Proteus 2000 sound module close to the polyphony except 64 (vs. 128), no separate outputs, MIDI terminals simple (In / Out / Thru) and only one expansion port ROM. 16 multitimbral channels, 2 effects processors on the bus.
512 presets can be edited extensively with filters monstrous.
We can blame the effects mode only "bus" and not "integration" and that their range is relatively small (no Leslie, for example).
Alternatively, a preset = 4 layers. For layer was 2 LFOs, 3 envelopes, a filter (dozens of types), and 24 "patchcords" to connect to any source about what you want (it's really matrix). We can even adjust a thing with another thing, like velocity can vary the speed of LFO 1 will modulate the amplitude of LFO2 will modulate the level of chorus
It is very, very configurable (its knobs can be assigned to MIDI controllers and patchcords) and responds to aftertouch. There Proteum utility to edit sounds (never used).
The filters are very different and effective (up to 12th order), it's really a strength of the machine that can simulate the effects of mouth, phaser and more classics LPF, HPF, etc.
What is bothered on the other hand is that you can not measure the effects for each part. There are four buses, each with its levels of effect, and it sends the parties on a bus. So that you are only four levels possible effects ... weird.
There's also a whole system of Beats & Arpeggiator that does not use. Viewpoint features is excellent!
The general configuration is very simple, hat! I am used to that Roland and Yamaha ... There are no sub-sub-menus, just the menus (menu-button), and after we choose the function you want to edit. In the end I love. It responds very quickly thanks to the overkill Coldfire microcontroller which is based on the machine.
It makes editing easy, especially since we can use the knobs to change the data on the screen! So you press a few buttons, but you turn a lot of knobs, and screen size is well suited. Too much
As against the modulation is so powerful that it becomes sometimes boring to use: for an envelope filter, you need to patch an envelope generator on the frequency. For the velocity, the velocity you need to patch the volume and so on.
The manual is clear enough. Mine is in English but in French there is the site of E-MU.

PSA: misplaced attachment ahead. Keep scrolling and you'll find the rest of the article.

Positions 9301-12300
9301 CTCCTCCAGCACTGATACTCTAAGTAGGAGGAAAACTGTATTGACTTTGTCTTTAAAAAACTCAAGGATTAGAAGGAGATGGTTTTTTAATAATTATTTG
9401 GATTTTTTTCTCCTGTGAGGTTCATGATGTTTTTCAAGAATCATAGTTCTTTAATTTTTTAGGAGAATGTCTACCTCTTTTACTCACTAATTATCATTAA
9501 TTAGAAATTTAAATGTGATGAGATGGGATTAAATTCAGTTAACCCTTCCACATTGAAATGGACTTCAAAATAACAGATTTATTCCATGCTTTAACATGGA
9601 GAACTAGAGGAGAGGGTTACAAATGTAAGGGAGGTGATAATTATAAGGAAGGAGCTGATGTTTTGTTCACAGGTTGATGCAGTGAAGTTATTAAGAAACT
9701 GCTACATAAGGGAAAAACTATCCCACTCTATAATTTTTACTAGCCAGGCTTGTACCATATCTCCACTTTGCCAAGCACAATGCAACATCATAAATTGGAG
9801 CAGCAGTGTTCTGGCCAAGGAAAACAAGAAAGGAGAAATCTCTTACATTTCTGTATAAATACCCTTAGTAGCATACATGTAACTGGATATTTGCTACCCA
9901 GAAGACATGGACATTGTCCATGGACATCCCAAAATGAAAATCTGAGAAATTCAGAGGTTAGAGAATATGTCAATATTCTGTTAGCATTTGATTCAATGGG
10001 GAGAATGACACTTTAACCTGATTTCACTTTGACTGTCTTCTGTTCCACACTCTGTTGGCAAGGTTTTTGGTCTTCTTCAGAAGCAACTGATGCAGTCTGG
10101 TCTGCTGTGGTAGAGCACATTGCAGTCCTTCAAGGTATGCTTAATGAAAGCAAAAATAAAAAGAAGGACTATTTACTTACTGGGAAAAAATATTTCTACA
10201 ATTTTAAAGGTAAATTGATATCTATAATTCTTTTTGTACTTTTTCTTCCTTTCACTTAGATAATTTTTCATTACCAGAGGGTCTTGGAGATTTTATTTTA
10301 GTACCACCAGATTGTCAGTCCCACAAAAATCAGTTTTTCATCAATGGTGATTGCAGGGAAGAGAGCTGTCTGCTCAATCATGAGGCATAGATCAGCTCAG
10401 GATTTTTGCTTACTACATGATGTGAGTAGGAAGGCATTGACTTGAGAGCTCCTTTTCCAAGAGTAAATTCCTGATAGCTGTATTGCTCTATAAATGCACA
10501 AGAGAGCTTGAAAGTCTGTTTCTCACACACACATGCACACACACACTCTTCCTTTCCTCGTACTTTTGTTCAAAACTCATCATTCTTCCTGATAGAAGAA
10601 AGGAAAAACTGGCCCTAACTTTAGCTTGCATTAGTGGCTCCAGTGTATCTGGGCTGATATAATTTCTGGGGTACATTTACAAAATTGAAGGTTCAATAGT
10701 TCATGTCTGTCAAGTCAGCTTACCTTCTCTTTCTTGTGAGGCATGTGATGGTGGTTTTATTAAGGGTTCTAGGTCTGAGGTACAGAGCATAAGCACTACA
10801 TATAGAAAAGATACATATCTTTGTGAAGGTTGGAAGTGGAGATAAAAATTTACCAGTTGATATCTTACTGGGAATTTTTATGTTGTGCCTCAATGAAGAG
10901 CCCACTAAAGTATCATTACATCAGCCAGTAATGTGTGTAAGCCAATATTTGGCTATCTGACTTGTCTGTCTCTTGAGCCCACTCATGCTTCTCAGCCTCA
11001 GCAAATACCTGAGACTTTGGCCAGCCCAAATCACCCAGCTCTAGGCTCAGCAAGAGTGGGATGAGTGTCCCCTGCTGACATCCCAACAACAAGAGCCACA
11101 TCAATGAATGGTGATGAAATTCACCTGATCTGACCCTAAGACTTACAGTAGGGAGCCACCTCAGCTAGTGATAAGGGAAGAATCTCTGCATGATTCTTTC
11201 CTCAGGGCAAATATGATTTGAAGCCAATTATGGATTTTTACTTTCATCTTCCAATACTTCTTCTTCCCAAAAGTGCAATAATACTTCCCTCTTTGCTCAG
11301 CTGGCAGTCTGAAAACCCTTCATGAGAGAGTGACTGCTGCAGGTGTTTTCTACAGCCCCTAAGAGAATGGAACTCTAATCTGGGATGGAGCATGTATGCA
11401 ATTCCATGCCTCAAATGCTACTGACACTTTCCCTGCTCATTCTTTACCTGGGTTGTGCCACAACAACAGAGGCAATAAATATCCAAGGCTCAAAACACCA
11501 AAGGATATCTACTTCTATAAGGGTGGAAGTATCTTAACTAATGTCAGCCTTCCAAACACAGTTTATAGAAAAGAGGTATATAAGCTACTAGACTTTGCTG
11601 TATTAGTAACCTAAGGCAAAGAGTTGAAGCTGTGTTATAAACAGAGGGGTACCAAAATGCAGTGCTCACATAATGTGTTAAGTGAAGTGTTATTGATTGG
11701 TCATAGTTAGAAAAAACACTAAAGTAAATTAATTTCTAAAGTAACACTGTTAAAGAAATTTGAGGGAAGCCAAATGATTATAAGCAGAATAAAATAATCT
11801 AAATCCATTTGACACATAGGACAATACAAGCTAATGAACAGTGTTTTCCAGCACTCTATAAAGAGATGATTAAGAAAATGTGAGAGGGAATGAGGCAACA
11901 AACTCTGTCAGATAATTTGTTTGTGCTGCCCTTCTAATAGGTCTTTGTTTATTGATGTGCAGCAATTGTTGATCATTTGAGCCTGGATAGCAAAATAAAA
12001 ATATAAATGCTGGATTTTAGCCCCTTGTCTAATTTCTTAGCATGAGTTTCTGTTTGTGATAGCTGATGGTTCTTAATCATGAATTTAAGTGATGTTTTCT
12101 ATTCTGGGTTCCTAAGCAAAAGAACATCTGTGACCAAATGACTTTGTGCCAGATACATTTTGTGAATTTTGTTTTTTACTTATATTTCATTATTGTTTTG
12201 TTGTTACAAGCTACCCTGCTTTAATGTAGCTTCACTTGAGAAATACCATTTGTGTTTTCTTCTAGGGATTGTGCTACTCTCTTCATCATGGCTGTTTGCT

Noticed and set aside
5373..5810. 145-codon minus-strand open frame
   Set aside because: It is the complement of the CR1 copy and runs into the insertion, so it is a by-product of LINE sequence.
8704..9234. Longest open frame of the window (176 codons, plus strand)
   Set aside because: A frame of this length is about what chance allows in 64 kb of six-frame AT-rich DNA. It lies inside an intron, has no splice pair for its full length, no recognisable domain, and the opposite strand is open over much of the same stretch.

My Proteus 1000 is equipped with ROM PK-6 (PROM1), but in reality all the ROM and CMPSR PROM1 are identical, only the presets that are different!
The acoustic pianos are rotten, the digital good, the B-3 kill literally pads "chords" are. The drum kits are average, but in a mix they sound more realistic than those of a JV-1080 for example. Winds are not terrible, not the strings, voices y'en not many ... But what is it then? Bass, drum kits and sound effects galore.
Otherwise the sound quality is good. Bass, treble shivering, but not too bright to not sound too digital. In general, it sounds less realistic than a Roland or Yamaha, but for some reason, it sounds pro! It's really the sound that comes out of what we mean everywhere.
But I put a note room because there are a lot of bass and percussion, the rest is not very varied and quite cold without programming nothing came of it.
What I like most is the interface, filters, the amount of samples available and the potential for modulation truly endless.
What I like least, what the effects are too varied and presets not terrible at all. But do not rely on the presets to judge the Proteus 1000! It is a machine to program, and there is terrible! as sophisticated a ROMpler can be.
This is my first synth E-MU, I am amazed, if I had known sooner!
Now for € 250 or less, it's a great deal. It's more original than a JV-1080 for example (but much less versatile) and above is a beast of modulation that makes your game really living with the original sounds if you take the trouble to program a little .
With numerous drum kits, basses and its filters, it is ideal for electronica.
But just for its Rhodes and B3 saturated you can buy it too!